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Old 12-11-2006, 02:26 PM
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installing bear claw latches

Thinking strongly about bear claw latches for our 28 ford.
Has anyone done them in their project journal, so i can see the setup?
there is a post in the knowledge base for doing it on a 35, but I don't know if that is the same, and they don't look like the type of claw I see for sale.
I have some fabrication/welding skills, but no sophisticated tools. I would like to keep the original door handles, not electric poppers, and it must clear the window mechanism. any help is appreciated.
As an alternative, how bad are the original latches? Mine are complete and working, but it's not driveable yet, so i can't tell. I don't want to finish the car and then go back and cut weld in new latches. It's now or never. don

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Old 12-12-2006, 06:16 AM
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Quote:
Originally Posted by oldguy829
Thinking strongly about bear claw latches for our 28 ford.
Has anyone done them in their project journal, so i can see the setup?
there is a post in the knowledge base for doing it on a 35, but I don't know if that is the same, and they don't look like the type of claw I see for sale.
I have some fabrication/welding skills, but no sophisticated tools. I would like to keep the original door handles, not electric poppers, and it must clear the window mechanism. any help is appreciated.
As an alternative, how bad are the original latches? Mine are complete and working, but it's not driveable yet, so i can't tell. I don't want to finish the car and then go back and cut
weld in new latches. It's now or never. don
This is NOT the easiest project that you can do on your car as the doors are very slim. With that said, I did my '31 Brookville roadster. First of all, the large double cam units will not fit. The smaller singles will - just barely. You need to get a pair with the installation kit along with a handle or some type of release and start cutting and fitting. Without digging thru a 3" stack of receipts so I can't recall where mine came from but believe Yogi's. I did have to modify the bell crank on the latch. It looks like Rocky Hinge have the correctly modified latches now, p/n BCS06. You also need a release kit - Watson's Street Works supplied mine.
You also need a lot of time and patience - and a small hand is nice as well.
I'd supply photos if I could find a missing box of pictures, but I think they are gone forever and since the car is currently blown apart for paint can't even put much together for a while.

If you have any specific questions, let me know and I'll try to answer.
Dave
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Old 12-12-2006, 10:47 AM
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Bear claw latches.

Dave, thanks for the help. I am looking at these on ebay - autoloc mini bear claw, latch and striker plate - quite cheap. Also appear to be very small. I need to take some measurements for clearance, but I think making them fit is the easy part. I'm worried about converting the current inside and outside handles to operate the bear claw, without encroaching into the window channel. Do you think I will regret not putting them in, if I stay with the original latches? Don
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Old 12-12-2006, 11:19 AM
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Quote:
Originally Posted by oldguy829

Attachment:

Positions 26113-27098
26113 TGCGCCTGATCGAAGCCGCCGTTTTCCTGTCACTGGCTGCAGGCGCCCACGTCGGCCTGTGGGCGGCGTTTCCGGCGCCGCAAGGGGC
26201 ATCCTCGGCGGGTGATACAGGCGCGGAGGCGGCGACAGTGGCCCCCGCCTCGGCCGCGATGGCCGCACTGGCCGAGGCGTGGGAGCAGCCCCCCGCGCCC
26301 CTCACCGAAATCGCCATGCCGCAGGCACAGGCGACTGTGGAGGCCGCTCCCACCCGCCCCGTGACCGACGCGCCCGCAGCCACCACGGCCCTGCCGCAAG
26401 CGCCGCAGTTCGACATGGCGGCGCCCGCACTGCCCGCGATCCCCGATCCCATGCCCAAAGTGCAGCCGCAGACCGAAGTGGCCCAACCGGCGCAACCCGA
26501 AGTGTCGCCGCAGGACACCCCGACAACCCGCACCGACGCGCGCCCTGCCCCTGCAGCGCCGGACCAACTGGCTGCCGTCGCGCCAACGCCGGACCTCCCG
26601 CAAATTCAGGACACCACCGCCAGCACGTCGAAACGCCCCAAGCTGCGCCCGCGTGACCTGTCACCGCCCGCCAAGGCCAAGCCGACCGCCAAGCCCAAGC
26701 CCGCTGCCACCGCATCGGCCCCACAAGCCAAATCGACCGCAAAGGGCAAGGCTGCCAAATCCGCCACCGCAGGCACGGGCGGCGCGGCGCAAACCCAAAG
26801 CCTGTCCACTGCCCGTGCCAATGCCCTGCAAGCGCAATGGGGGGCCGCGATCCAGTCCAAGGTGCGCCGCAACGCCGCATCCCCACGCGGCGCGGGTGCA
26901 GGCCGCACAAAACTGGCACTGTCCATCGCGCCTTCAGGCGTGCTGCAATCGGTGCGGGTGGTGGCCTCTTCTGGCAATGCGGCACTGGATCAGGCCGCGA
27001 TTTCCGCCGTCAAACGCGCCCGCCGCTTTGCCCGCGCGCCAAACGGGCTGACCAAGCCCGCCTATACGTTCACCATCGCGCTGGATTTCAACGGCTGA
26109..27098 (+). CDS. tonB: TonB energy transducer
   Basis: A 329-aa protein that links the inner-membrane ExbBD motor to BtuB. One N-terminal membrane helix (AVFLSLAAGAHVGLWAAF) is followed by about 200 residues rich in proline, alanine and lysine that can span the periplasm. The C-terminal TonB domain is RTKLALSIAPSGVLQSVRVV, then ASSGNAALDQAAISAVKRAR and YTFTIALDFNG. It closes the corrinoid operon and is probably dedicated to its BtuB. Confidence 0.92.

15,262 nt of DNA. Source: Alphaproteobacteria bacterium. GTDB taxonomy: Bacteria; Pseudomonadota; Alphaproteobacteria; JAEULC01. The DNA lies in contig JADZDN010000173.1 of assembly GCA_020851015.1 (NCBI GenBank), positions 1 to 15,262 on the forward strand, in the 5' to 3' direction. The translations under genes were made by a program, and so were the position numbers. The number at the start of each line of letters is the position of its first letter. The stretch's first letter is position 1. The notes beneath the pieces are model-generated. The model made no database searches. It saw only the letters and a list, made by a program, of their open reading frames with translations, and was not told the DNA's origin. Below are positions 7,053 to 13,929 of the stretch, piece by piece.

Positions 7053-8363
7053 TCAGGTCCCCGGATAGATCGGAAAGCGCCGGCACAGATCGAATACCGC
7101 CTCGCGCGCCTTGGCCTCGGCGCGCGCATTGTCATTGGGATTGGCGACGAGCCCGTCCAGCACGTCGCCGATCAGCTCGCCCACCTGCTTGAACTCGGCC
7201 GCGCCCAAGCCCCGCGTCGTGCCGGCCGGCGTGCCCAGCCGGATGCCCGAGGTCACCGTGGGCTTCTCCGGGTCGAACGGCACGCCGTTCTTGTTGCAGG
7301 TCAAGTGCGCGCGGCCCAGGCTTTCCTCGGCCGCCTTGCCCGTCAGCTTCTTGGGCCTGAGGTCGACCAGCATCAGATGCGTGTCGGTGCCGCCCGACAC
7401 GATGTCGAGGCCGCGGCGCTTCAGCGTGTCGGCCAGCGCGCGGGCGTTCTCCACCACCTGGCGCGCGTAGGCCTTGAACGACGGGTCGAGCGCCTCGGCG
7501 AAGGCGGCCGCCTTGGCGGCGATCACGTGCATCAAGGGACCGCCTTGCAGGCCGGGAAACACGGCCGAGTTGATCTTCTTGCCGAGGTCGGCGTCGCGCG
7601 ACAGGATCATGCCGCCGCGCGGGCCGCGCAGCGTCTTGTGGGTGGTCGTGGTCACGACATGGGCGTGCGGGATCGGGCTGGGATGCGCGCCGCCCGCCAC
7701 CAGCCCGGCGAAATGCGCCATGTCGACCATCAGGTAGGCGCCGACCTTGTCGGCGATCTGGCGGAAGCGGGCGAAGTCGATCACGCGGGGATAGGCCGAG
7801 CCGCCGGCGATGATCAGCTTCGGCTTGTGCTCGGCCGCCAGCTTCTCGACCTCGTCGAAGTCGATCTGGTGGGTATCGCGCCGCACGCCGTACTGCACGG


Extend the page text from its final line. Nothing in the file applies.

Dave, thanks for the help. I am looking at these on ebay - autoloc mini bear claw, latch and striker plate - quite cheap. Also appear to be very small. I need to take some measurements for clearance, but I think making them fit is the easy part. I'm worried about converting the current inside and outside handles to operate the bear claw, without encroaching into the window channel. Do you think I will regret not putting them in, if I stay with the original latches? Don
Don,
You had best measure well - they are only about .75 thick, but your original latch handles, as originally installed, will not work without some sort of bell crank and operating rod assembly. Usually it's a combination of rods, springs, cables, maybe a pulley. It's a lot of picky time consuming work on anything but a roadster - and there is a bunch there as well

I don't know where you are as far as this car construction but I think what I would do, IMHO, is rebuild or replace the existing latches so the handles don't droop, and install a safety latch, manual or electric, either in the door or quarter behind the door. The original latch strikes (replace 'em) leave a lot to be desired for safety and can release even on a bumpy road if worn at all. I even put manuals in with my rotaries, JIC.

Dave
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Old 12-12-2006, 12:26 PM
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I like to put the latch in the body and the striker pin in the door. It's much easier to install a release cable down through the body for those times when the battery is low.
Bob
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Old 12-12-2006, 01:04 PM
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I like to put the latch in the body and the striker pin in the door. It's much easier to install a release cable down through the body for those times when the battery is low.
Bob
That method really doesn't work well with an A - overlapping doors to body rear quarters in some models and minimal clearance between the door and rear door frame/post - I tried that way first by just mounting the strike bolt and it wouldn't clear.
Later models after the 'A' close flush and have a bit more clearances to play with.

Dave
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Old 12-12-2006, 02:14 PM
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I make a recessed pocket for the pin and haven't had any clearance problems.
Bob
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Old 12-12-2006, 03:59 PM